The effects of COX-Inhibitors (Diclofenac and Ibuprofen) on growth rate, mortality and sexreversal in Nile Tilapia (Oreochromis niloticus)

Al-Qutob, Mutaz A.
Nashashibi, Tharwat S.
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Bioflux - bimonthly
Several studies have been conducted to detect the direct effect of inhibiting the aromatase activity, the rate limiting enzyme that converts androgens to estrogens needed for ovarian differentiation in fish to overcome the immediate need for a more environmentally friendly substitute of methyl testosterone. Cyclooxygenase (COX)-inhibitors are potent and irreversible inhibitors of the COX pathway and since studies on human breast cancer cells shows that they decrease aromatase messenger ribonucleic acid (mRNA) expression at the transcriptional level we tested the hypothesis of possible aromatase inhibition by the non-selective COX-inhibitors in fry fish tilapia. The effects of supplementation of COX-inhibitors (diclofenac and ibuprofen) in the diets of tilapia on growth rate, mortality and sexual differentiation have been studied. 20 Genetically females (XX) (O. niloticus) larvae were stocked in triplicates in a closed system and each were given control diet (C group) and control diet supplemented with (10 mgKg-1) diclofenac (1% diclofenac group), (5 mgKg-1) ibuprofen (0.5% ibuprofen group), and (5 mgKg-1) (0.5% diclofenac group) respectively for 4 weeks. After the 4th week all diets were changed to control diet. At the end of 12-weeks, no significant differences were found in growth rate (GR) between diets (p>0.05). Mortality ranged from 1.67% +- 2.89 (SD, n=3) in control group to 58.3% +- 14.4 (SD, n=3) in the 1% diclofenac group during the experimental feeding and from 6.67+-2.89 (SD, n=3) to 63.3%+-10.4 (SD, n=3) at the end of 12-weeks period. 7% In the control group, 36% in the 1% diclofenac group, 17% in the 0.5% ibuprofen group, and 22.2% in the 0.5% diclofenac group respectively never produced egg during the entire experimental period. Macroscopically all the nonspawning fish in the experimental groups were females with apparently larger ovaries and full of eggs compared to control. Microscopically they were full of apparently normal eggs with morphology similar to those of control. Postulated mechanisms of action of the supplemented COX-inhibitors are discussed. Based on the above it can be concluded that the use of COX-Inhibitors during the crucial period could modulate aromatase activity and affect reproduction in Nile tilapia.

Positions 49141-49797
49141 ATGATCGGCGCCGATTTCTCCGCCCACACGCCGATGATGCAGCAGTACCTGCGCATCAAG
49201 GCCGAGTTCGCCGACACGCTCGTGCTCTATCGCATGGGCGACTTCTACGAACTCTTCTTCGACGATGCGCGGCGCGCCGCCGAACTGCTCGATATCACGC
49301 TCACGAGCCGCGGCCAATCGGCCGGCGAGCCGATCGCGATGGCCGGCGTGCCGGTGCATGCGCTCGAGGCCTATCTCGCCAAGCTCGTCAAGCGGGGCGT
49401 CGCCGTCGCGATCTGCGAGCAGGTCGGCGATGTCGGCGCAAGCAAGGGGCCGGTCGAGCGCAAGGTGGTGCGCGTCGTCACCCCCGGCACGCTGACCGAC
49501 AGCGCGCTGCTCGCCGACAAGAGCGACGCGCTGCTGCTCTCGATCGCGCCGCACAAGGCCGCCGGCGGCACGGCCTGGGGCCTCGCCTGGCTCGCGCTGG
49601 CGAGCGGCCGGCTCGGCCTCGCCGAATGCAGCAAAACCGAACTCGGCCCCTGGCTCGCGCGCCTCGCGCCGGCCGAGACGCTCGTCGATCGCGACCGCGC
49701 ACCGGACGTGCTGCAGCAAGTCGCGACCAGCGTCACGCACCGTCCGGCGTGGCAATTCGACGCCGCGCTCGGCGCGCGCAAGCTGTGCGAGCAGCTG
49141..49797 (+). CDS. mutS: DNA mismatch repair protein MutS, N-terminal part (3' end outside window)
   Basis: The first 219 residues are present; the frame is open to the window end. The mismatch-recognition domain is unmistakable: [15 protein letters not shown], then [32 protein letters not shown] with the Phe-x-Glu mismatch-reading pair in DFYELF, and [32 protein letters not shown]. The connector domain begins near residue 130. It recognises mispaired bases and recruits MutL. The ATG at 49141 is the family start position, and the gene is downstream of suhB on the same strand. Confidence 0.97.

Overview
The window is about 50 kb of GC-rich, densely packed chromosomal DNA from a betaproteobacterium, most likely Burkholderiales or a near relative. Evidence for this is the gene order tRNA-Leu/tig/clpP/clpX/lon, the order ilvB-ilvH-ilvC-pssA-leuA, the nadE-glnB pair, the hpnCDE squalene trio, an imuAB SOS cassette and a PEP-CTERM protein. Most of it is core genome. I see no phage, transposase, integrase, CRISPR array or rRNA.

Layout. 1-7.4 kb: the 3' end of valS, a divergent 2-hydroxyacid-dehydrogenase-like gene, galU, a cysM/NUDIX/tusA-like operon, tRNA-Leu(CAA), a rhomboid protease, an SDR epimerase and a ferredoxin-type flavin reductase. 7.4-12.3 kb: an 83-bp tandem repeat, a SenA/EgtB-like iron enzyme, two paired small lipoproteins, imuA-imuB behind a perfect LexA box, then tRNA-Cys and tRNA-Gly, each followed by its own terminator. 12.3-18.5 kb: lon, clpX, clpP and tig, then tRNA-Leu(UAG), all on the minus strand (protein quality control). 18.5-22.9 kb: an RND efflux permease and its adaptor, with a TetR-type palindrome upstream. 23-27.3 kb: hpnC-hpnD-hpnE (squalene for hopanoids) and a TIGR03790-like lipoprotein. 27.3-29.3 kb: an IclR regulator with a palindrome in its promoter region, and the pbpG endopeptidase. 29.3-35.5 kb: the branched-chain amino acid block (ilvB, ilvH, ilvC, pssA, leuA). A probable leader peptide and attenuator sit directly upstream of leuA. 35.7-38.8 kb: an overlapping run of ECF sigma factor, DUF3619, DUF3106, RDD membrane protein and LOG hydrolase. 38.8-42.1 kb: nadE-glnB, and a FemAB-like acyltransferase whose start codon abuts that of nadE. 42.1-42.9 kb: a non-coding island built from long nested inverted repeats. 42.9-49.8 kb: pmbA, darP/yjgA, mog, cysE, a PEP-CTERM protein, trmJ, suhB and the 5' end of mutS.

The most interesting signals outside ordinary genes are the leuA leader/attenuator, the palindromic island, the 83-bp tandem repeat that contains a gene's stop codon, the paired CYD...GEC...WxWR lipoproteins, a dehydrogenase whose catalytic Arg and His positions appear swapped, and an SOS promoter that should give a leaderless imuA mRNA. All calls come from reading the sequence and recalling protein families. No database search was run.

COX-inhibitors , Tilapia , aromatase , sexual differentiation